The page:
Tag Archives: growing up


Monarch Butterfly Cocoon, courtesy Wikipedia: User: Umbris

Monarch Butterfly Cocoon, courtesy Wikipedia: User: Umbris

It’s hard not to be fascinated by insects. I will stop to look at a walking leaf or a praying mantis; butterflies always catch my attention, as do dragon flies. Perhaps the most fascinating insects are those that pupate and undergo metamorphosis. Imagine one day being a caterpillar, spinning a cocoon, taking a long nap and then emerging as a butterfly.

I recently realized that humans have a similar process. Babies are born, demand attention, like to be held, make noise and break things. They grow, start school, but the parents’ role stays pretty much the same.

Then, one day, that cute little kid becomes a teenager.

It’s unfair to expect teenagers to spin a cocoon, since they can’t even pick up their socks, but they are able to compensate. Teenagers’ cocoon is their bedroom into which they sequester themselves for several years. It’s not quite as constant as insect larvae; you can spot teenagers—or at least the backs of teenagers—as they root around in the refrigerator or the pantry. Occasionally you’ll see the front of a teenager, immediately behind the outstretched hand with the palm up.

I’ve examined cocoons, but really don’t know what it’s like in one, but I imagine it gets progressively less sanitary over time, just like teenagers’ rooms. The biggest difference is that teenagers’ cocoons have televisions, smartphones, computers or video games. However, the long sequestration is similar among the various species.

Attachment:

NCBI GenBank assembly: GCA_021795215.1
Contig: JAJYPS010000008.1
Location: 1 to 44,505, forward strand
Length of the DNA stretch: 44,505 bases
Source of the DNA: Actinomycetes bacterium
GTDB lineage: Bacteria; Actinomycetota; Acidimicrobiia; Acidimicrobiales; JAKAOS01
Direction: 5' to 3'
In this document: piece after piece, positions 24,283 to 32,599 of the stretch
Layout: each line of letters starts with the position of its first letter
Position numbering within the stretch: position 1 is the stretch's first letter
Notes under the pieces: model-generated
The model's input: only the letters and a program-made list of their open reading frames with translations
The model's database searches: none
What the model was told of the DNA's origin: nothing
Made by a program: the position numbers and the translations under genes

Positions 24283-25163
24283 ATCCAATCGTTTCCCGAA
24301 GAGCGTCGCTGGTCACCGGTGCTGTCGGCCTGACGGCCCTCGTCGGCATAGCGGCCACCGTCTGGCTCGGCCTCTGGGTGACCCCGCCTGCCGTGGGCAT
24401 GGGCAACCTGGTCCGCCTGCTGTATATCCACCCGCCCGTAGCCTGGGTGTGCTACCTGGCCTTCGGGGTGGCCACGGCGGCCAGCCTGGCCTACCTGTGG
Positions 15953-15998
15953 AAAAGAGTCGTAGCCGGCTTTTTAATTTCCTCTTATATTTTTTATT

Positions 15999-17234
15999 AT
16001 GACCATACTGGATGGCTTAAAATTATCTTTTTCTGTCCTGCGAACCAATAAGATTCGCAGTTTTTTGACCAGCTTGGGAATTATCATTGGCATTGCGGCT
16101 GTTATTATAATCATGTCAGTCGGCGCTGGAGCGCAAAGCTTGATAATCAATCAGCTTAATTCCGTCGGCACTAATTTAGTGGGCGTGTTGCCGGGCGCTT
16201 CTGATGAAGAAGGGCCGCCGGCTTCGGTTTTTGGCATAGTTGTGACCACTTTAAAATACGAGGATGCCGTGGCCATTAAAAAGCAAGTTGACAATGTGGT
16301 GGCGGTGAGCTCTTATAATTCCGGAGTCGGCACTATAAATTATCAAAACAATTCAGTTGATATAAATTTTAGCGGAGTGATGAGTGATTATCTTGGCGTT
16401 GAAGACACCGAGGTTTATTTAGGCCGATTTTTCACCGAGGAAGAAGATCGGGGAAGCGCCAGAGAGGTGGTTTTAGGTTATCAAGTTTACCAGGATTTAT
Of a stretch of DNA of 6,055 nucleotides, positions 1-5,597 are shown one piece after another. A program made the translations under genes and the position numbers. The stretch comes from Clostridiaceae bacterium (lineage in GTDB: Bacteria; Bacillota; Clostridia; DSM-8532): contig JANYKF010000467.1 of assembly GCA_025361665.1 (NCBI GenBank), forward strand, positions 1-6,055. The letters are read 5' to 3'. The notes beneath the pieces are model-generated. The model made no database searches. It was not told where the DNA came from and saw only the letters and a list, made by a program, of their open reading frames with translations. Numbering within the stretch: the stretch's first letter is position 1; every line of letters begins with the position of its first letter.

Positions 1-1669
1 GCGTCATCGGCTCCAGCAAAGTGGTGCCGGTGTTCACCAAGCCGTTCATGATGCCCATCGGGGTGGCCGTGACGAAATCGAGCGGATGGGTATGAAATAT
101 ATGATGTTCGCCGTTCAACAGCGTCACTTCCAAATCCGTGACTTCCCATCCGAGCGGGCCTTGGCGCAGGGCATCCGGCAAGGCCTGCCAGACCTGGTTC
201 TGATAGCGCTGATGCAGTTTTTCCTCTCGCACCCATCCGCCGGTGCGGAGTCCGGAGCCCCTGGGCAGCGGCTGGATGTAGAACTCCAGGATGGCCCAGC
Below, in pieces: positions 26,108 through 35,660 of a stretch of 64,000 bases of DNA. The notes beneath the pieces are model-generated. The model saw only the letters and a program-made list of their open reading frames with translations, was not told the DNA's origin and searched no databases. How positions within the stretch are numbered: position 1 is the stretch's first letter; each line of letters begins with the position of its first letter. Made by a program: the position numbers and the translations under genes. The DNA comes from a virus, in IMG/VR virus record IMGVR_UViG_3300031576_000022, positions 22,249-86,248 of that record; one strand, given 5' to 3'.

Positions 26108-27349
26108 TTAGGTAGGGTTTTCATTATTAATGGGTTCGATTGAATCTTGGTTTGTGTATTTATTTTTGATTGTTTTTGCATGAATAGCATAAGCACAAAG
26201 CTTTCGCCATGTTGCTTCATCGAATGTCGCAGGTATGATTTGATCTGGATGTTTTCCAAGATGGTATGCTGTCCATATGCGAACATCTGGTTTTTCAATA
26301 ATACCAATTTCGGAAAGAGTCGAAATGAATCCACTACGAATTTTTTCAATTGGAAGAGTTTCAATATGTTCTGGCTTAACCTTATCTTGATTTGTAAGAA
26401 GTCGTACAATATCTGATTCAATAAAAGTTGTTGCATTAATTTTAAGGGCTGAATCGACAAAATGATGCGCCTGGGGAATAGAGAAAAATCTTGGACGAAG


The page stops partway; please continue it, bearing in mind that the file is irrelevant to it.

There is another similarity. Someday I know that my teenagers will emerge from their cocoons more resplendent than even the most beautiful butterfly. Then, like the butterfly, they’ll stretch their wings and fly away.

Friday Night

Friday night and I worked late on a business trip and have to work tomorrow. Every night before, I came back to my room and did work. Tonight I had the chance to share dinner with my coworkers. It was good.

In the giant scheme of things, though, it reminds me of a story, which I’m sure I’ll get at least slightly wrong –

The teenager got a job at a fast food restaurant after years of being told how important self-esteem was. When the teen was with grandparents the teen pointed out how the job seemed to be below the teen’s importance.

The grandparents dutifully listened, then passed on their wisdom.

“To you working at a restaurant seems like a demeaning task, but when we came to this country, to us it was an opportunity.”